Microchips: they include computing power, memory, software and special (sensory) functions and are present in numerous items we use every day (bank cards, car keys, tablets, smartphones, smartwatches, etc.). What’s more, they are also increasingly being integrated in objects we do not necessarily associate with microchip technology (pacemakers, fridges, toys, and even sports shoes).
Thanks to microchip technology, a pacemaker, for instance, can send health data directly to one’s doctor so that prompt action can be taken when anomalous values are recorded. But electronics can also be hacked, especially when we connect our devices to each other – and ourselves – via the ‘Internet of Things’. To counter that threat, a solution is required that has been built from the ground up, because no one wants to run the risk of his or her pacemaker being hacked or sensitive data falling into the hands of criminals.
"In the past, securing electronics was relatively easy: a company’s computers used to be housed in a central computer room, behind a locked door. But today, electronics are embedded in virtually every device – which makes things considerably more complex," says professor Ingrid Verbauwhede (iMinds - COSIC - KU Leuven). "Obviously, some methods exist today – such as complex cryptographic algorithms – to protect devices against cyberattacks. But microchips are small, weigh little and have limited functionality. Sometimes, they do not even have a battery. So they really are not equipped to support the existing, heavy security solutions. That is why we are going to investigate how every device – even the smallest ones – can be fitted with some sort of ‘lightweight security armor’. And that is quite a challenge."
"As part of my ‘Cathedral’ research project, over the next five years I will be developing methods to efficiently integrate existing, complex mathematical security algorithms into microchips. A real ‘security-by-design’ methodology for chips, in other words, in which we will be bringing together a considerable number of building blocks – thereby taking into account factors such as process variation (the unique fingerprint of every chip), limited power consumption (because secure pacemakers will need to have the same lifespan as the current ones) and the impact of physical manipulations (such as manipulating a chip’s power supply or exposure to heat or cold). With this research, we want to lay the foundation for a new generation of microchips that can be used more securely in a number of sensitive sectors – from medical applications to the banking sector."
After all, sensitive information (such as medical data) often needs to be protected for many decades. But technology continues to evolve: computers become more powerful and attacks are getting increasingly sophisticated. That is why, in addition to existing algorithms, a great deal of attention will be spent on the implementation of new generations of cryptographic algorithms that offer protection for decades. Some of these are specifically designed for the 'Internet of Things', others are based on mathematics that can even resist quantum computing.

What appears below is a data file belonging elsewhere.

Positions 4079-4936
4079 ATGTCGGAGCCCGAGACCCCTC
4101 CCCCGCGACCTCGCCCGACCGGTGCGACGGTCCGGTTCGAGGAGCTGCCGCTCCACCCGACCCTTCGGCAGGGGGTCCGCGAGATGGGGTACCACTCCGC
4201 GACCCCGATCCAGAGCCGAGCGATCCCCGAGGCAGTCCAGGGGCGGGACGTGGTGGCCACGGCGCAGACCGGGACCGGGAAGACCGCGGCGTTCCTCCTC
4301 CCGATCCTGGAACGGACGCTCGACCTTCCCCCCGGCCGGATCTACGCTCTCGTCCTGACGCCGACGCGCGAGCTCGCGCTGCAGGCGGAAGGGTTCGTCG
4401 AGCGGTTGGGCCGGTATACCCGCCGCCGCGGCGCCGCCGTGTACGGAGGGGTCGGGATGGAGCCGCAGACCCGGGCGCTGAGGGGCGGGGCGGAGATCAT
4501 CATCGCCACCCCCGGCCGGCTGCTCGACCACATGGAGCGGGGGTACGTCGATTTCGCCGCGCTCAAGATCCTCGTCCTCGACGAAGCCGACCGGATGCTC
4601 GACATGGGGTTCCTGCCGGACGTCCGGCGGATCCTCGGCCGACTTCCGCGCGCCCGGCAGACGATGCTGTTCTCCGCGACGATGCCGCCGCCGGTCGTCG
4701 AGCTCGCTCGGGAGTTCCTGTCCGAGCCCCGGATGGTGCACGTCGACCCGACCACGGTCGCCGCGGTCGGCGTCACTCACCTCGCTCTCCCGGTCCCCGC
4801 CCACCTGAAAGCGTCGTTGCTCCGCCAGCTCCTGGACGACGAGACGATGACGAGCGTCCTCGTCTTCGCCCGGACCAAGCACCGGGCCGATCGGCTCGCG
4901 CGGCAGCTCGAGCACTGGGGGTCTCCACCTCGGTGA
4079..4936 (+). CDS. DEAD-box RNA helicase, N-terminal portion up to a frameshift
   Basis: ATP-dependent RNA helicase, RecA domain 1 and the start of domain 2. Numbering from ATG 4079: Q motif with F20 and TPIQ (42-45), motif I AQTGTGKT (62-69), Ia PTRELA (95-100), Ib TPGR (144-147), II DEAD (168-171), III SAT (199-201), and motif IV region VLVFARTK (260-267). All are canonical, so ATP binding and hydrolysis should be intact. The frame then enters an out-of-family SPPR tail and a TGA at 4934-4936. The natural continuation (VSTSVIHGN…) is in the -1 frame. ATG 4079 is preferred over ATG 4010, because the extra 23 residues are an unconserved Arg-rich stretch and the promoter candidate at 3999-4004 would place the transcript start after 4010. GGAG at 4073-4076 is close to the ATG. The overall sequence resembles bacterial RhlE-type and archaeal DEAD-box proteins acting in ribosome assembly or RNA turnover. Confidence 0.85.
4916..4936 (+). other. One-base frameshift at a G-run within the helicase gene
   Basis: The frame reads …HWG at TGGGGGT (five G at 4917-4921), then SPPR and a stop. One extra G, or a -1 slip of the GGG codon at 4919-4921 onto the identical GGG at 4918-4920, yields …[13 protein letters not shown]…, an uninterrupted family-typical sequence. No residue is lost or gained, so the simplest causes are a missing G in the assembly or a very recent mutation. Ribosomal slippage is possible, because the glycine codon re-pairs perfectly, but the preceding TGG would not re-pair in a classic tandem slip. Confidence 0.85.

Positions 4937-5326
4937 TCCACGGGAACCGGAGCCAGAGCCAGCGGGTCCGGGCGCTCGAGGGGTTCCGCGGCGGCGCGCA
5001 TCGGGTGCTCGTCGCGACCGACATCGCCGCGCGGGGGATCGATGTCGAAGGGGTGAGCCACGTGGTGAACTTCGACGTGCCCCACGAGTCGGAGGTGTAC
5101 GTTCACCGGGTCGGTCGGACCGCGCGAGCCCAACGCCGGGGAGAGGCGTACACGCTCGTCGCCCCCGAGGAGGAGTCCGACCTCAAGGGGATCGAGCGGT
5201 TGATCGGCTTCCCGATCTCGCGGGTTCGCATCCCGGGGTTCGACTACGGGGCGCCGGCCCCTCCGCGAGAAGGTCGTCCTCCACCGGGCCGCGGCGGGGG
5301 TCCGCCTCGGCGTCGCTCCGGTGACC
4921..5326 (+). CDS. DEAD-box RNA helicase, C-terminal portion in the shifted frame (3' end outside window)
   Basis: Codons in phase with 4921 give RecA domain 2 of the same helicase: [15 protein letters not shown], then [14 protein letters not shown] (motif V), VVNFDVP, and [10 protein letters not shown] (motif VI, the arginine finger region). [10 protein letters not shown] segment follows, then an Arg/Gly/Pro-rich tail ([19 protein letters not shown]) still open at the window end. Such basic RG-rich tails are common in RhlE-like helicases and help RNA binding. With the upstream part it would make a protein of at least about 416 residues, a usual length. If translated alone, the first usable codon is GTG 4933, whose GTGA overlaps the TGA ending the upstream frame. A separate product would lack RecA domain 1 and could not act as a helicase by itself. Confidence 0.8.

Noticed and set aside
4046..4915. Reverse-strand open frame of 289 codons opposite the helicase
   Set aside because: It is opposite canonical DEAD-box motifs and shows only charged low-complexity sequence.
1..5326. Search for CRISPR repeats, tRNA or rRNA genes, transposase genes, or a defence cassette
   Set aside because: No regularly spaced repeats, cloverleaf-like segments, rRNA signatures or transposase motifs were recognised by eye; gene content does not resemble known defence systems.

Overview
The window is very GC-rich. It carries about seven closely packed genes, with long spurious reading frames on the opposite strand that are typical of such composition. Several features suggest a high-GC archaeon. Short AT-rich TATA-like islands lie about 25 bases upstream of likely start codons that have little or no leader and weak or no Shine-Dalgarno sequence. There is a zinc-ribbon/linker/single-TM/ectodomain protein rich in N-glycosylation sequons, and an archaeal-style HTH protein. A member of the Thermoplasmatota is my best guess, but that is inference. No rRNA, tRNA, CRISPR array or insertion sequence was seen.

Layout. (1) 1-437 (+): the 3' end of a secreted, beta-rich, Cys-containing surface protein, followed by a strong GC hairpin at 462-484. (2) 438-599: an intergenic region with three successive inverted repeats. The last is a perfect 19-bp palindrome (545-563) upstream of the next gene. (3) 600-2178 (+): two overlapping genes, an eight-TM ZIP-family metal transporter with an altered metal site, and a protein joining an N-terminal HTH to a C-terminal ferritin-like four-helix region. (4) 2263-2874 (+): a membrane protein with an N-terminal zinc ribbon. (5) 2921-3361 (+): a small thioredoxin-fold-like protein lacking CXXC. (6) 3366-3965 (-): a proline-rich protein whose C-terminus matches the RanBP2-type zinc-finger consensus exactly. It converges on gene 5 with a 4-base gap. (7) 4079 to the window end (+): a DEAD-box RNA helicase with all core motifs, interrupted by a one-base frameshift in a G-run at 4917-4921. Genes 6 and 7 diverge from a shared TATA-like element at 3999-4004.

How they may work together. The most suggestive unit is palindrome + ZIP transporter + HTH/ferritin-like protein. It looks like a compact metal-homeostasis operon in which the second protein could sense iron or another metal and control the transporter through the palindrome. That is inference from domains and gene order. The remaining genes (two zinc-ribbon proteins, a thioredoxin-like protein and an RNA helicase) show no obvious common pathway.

"With this research, we really are swimming against the tide," professor Verbauwhede concludes. "It is generally accepted in the industry that implementing cryptography on microchips is incredibly difficult, and therefore, not an option. However, we feel that discarding crypto is not a good idea; after all, cryptography has already become an integral part of our daily lives – having been integrated in applications such as internet banking but also in the technology used in our car keys. Through the ‘Cathedral’ project, we want to show that embedding reliable security solutions into microchips is a viable option. You only have to take it into account from the start – during the design stage of the chip. And this is the blueprint we want to deliver."
The COSIC research group from iMinds and KU Leuven is perfectly placed to realize a breakthrough in this field: this is a subject that has been part of its curriculum for years, which virtually gives professor Verbauwhede and her team more than a decade head start on other research teams from all over the world. Moreover, the iMinds - KU Leuven researchers have the know-how to bring cryptography, electronics and hardware requirements together into a single integrated approach. And thanks to iMinds’ announced merger with imec, they can call on imec’s expertise on process variations in chip technology.
Interested in learning more about this topic? In the following video professor Verbauwhede sheds some more light on her Cathedral research.